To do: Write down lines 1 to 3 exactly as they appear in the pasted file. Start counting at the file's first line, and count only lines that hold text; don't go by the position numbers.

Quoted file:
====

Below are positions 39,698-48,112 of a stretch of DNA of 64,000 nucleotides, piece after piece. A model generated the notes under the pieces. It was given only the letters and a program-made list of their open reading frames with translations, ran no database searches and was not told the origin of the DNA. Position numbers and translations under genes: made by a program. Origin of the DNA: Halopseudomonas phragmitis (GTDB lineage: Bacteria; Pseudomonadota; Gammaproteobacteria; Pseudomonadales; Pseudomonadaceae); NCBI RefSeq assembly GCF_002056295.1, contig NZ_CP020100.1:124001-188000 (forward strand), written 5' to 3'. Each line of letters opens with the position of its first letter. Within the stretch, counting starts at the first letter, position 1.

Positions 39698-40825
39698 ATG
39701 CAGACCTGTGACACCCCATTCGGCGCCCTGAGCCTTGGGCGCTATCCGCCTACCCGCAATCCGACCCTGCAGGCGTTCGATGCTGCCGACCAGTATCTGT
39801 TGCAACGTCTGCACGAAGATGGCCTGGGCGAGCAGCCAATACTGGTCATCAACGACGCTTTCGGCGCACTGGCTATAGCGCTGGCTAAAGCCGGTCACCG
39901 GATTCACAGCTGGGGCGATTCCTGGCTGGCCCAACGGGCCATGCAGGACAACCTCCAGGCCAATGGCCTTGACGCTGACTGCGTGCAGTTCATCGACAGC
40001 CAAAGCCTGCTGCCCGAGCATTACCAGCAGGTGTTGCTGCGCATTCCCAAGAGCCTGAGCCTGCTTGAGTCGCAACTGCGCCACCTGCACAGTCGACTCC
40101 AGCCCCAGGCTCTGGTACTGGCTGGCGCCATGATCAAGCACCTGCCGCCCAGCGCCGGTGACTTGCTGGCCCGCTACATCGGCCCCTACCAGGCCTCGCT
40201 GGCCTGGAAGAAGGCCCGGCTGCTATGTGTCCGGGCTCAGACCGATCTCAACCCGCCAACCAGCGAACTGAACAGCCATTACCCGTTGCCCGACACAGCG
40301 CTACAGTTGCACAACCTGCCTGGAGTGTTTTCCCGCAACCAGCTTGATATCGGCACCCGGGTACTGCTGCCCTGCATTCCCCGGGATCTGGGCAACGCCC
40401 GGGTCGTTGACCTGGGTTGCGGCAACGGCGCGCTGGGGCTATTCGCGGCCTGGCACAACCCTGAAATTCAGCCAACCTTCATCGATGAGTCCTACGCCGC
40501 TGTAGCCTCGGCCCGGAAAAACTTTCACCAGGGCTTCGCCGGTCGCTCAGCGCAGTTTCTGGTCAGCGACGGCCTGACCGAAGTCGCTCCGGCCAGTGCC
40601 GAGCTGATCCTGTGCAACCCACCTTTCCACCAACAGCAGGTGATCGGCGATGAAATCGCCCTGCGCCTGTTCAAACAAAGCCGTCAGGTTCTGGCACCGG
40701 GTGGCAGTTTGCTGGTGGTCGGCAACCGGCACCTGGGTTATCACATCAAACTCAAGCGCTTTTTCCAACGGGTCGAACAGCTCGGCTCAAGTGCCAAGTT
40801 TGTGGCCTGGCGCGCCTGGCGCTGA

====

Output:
Below are positions 39,698-48,112 of a stretch of DNA of 64,000 nucleotides, piece after piece. A model generated the notes under the pieces. It was given only the letters and a program-made list of their open reading frames with translations, ran no database searches and was not told the origin of the DNA. Position numbers and translations under genes: made by a program. Origin of the DNA: Halopseudomonas phragmitis (GTDB lineage: Bacteria; Pseudomonadota; Gammaproteobacteria; Pseudomonadales; Pseudomonadaceae); NCBI RefSeq assembly GCF_002056295.1, contig NZ_CP020100.1:124001-188000 (forward strand), written 5' to 3'. Each line of letters opens with the position of its first letter. Within the stretch, counting starts at the first letter, position 1.

Positions 39698-40825
39698 ATG